Ticks are a nuisance, especially for dogs. However, what is more concerning about ticks is their ability to spread diseases. Ticks that get into a dog’s skin can transmit a wide variety of infectious diseases such as rocky mountain spotted fever and Lyme disease. Ticks can also cause a rare condition called tick paralysis, and can also produce inflammation and bacterial infection at the target site of the bite.
The best way to prevent your dog from getting tick-borne diseases is to prevent it. Here are some tips on prevention strategies:
Learn which season is “tick season”
While ticks are around all year, there are certain times of the year where they are the most prevalent (differing from region to region). Ask your local veterinarian when tick seasons occur in your area. This will give you a good idea of when to be more vigilant with watching out for ticks.
Use tick prevention products
There are a variety of products out there that can prevent and/or kill ticks. Some products are:
- Tick collars
- Monthly topical and oral medication
Just check with your veterinarian on what the recommended product should be to prevent ticks.
Know the landscape
It is known that ticks prefer areas with dense vegetation. The majority of their time is spent on the ground but they are good for crawling up to the tips of shrubs and grasses, which makes it easier for them to jump on an animal passing by. It’s best to avoid exposing your dog to any shrubbery or grassy areas during the peak tick season.
Check your dog daily
Be sure to pat down your dog every day, especially after any outdoor excursions. This can help get rid of the ticks before they have a chance to embed themselves into your dog’s skin. This will eliminate the possibility of disease transmission. Pay extra attention to your dog’s neck, head and ears when patting them down, since those are considered a tick’s favourite place to go.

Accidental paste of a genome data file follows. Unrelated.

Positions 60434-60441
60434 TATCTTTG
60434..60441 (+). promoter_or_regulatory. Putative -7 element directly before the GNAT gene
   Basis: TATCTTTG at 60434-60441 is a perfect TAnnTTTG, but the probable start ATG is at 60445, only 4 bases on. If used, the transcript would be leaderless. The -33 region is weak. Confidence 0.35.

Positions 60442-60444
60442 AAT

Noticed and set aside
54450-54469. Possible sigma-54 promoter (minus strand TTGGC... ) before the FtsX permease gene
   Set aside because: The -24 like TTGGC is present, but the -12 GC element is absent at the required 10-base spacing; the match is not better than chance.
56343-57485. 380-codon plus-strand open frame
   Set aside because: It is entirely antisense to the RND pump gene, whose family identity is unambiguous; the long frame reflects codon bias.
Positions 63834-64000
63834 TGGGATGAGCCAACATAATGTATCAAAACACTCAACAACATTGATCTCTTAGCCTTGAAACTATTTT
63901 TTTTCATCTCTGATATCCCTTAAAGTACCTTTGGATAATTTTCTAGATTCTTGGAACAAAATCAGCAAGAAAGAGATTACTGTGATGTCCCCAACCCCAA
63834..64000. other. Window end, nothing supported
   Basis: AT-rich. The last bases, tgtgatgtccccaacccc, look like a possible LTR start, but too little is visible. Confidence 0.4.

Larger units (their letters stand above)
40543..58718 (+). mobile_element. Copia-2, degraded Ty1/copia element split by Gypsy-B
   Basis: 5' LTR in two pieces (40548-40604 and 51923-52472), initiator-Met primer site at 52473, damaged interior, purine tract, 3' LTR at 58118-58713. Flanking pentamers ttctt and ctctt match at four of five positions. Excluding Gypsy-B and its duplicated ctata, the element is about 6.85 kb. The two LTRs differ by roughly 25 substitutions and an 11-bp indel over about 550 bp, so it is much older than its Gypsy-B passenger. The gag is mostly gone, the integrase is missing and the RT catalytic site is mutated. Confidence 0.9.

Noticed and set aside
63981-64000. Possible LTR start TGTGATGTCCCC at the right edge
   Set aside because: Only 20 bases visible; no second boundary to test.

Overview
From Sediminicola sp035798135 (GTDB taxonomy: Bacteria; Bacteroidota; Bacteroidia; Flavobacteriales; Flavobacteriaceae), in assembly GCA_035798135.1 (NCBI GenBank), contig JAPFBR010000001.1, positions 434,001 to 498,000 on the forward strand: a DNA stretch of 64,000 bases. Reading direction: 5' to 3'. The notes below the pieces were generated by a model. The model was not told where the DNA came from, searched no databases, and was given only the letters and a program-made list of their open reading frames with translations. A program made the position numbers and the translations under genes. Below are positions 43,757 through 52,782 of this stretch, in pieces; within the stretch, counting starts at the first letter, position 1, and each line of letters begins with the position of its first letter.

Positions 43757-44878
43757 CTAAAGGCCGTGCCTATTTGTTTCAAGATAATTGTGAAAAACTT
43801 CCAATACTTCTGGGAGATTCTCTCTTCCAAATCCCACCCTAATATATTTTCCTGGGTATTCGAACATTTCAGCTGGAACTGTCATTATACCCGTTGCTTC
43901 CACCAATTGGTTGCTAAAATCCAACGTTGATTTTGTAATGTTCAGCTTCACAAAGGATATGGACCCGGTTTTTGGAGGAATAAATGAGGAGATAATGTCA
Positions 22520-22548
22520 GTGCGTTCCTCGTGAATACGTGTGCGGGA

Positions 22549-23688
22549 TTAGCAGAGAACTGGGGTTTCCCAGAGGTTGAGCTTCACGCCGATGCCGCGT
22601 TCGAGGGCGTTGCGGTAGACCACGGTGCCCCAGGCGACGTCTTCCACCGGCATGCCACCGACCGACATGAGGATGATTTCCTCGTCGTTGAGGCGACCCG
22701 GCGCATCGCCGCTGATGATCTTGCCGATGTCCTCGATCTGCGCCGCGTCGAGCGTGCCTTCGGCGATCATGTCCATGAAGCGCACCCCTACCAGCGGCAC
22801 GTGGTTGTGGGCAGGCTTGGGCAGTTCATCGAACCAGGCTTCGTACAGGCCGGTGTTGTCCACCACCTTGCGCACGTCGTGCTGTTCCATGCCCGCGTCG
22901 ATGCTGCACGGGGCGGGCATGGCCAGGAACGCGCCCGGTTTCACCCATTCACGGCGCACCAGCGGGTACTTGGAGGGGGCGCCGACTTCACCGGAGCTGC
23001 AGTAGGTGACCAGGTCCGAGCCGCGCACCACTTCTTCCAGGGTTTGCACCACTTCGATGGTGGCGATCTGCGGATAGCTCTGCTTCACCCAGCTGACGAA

Know the symptoms
Be aware that most dogs that are exposed to ticks hardly ever develop a tick-borne disease. But for those who do, early recognition of the symptoms and a prompt diagnosis will be beneficial. If your dog has tick exposure, talk to your veterinarian about what symptoms you should look out for and the best course of action.
Properly remove embedded ticks
Try to remove any embedded ticks as soon as possible to lessen the chances of disease transmission. There are multiple methods online on how to remove an embedded tick, from burning it to coating it with lubricant to using acetone. These are not the best methods because they can harm your dog in the process. The best solution would be to talk with your veterinarian about the preferred method of removing embedded ticks. No matter what method you choose, make sure to wear gloves to prevent the transmission of disease to yourself.